A characterisation of rice pests and quantification of yield losses in the rice-wheat system of India uri icon

abstract

  • The relationship between rice cropping practices, biotic constraints, and rice yield levels in the eastern part of Uttar Pradesh, India was studied. The investigation was conducted at the centre of a geographic area representative of the rice-wheat system of South Asia, and covers a large diversity of production situations undergoing intensification. A survey procedure was used to collect data for 3 consecutive years (1993-1995) in 251 individual farmers' fields. Two analytical approaches were used, the emphasis shifting from yield determining variables, that are mostly qualitative in nature, to quantitative, and predominantly yield-reducing, variables. The first approach was intended to characterize relationships among variables using cluster and correspondence analyses, while the second approach was aimed at generating yield loss estimates using combinations of principal components and step-wise multiple regressions. Seven patterns of cropping practices were distinguished, reflecting a wide variation in production situations, especially in terms of use of fertilizers and manure, and degree of water control. Six types of disease profiles, four insect injury profiles, and four weed infestation patterns were identified. Correspondence analysis, based on patterns of cropping practices and injury profiles, yielded a path of increasing attainable yield associated with varying levels of intensification and combinations of injuries. The use of principal component analysis with multiple regression generated estimates of yield reductions due to rice diseases, insects and weeds. The analysis highlighted the effects of changes in patterns of cropping practices on injuries caused by weeds, brown spot, sheath blight and dead hearts. The significance of these findings with respect to current and future IPM needs is discussed. (C) 1997 Elsevier Science Ltd.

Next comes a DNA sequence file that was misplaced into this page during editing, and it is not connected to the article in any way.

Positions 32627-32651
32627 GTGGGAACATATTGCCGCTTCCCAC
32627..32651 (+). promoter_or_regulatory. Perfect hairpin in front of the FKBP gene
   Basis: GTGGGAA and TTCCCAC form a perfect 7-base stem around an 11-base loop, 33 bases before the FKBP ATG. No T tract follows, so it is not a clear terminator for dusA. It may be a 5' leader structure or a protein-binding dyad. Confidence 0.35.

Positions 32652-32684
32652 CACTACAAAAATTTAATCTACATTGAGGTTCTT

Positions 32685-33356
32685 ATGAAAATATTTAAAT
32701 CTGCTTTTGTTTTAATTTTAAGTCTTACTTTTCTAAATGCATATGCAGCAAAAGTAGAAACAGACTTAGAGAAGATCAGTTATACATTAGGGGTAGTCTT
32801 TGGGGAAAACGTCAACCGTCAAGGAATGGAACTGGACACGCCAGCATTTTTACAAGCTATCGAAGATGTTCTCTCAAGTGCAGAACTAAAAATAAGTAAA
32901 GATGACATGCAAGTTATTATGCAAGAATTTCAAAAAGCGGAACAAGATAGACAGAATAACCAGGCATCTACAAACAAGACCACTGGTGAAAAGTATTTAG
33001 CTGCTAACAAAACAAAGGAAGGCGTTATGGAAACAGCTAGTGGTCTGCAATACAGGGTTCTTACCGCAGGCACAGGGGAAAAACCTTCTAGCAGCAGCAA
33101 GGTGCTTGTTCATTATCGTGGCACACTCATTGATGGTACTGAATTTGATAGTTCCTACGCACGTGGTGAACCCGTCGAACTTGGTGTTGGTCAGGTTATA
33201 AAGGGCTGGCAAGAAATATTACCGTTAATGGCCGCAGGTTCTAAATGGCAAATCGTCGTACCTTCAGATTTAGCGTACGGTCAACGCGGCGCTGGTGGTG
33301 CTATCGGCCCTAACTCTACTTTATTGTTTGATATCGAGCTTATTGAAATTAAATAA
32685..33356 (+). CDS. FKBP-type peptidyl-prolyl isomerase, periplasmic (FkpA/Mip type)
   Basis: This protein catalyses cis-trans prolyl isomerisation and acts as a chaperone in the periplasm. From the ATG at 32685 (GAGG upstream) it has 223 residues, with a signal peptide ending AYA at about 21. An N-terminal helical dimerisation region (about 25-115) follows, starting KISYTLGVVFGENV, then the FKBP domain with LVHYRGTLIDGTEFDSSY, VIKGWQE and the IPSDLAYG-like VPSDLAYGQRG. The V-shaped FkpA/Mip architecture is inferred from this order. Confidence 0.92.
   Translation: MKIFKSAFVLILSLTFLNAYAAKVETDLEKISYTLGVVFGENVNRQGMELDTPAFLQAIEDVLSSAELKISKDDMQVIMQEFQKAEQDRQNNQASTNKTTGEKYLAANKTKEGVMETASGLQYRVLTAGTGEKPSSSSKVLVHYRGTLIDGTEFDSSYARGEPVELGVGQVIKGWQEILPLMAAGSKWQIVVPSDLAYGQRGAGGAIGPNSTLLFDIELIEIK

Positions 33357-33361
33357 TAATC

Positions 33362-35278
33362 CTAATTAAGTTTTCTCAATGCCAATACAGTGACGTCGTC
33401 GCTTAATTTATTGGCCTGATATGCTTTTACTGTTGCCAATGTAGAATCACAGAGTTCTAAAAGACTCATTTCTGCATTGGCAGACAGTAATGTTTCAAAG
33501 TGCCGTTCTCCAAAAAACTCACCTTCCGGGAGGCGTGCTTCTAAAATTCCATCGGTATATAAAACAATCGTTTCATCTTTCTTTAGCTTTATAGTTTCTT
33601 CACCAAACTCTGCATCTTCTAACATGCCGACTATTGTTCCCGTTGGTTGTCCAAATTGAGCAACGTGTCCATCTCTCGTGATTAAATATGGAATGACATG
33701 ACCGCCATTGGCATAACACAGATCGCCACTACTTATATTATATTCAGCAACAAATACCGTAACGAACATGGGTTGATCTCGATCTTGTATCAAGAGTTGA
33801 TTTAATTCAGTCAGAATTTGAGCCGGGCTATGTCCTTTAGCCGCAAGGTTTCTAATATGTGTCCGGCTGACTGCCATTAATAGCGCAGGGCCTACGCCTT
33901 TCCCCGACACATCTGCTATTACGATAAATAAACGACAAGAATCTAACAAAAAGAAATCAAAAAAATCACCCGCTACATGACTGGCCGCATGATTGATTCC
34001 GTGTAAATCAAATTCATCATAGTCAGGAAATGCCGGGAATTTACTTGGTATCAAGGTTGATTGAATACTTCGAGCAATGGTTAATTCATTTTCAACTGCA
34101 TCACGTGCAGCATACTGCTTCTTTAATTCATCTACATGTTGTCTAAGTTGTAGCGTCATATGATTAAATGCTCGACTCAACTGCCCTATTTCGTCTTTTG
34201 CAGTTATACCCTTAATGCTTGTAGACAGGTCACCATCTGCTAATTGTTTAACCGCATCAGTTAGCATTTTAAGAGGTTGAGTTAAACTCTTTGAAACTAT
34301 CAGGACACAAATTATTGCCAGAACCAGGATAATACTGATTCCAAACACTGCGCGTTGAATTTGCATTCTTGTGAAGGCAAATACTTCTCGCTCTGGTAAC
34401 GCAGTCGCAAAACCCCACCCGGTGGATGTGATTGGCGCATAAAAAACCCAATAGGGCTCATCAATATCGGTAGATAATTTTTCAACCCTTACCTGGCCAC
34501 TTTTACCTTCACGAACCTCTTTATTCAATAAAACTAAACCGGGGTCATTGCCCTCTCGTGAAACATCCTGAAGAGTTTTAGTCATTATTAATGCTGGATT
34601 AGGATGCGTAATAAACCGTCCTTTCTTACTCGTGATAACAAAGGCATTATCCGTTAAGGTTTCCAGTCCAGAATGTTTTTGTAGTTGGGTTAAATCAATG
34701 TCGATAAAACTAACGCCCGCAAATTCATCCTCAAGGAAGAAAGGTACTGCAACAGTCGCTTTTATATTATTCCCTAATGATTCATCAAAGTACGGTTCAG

publication date

  • 1997
  • 1997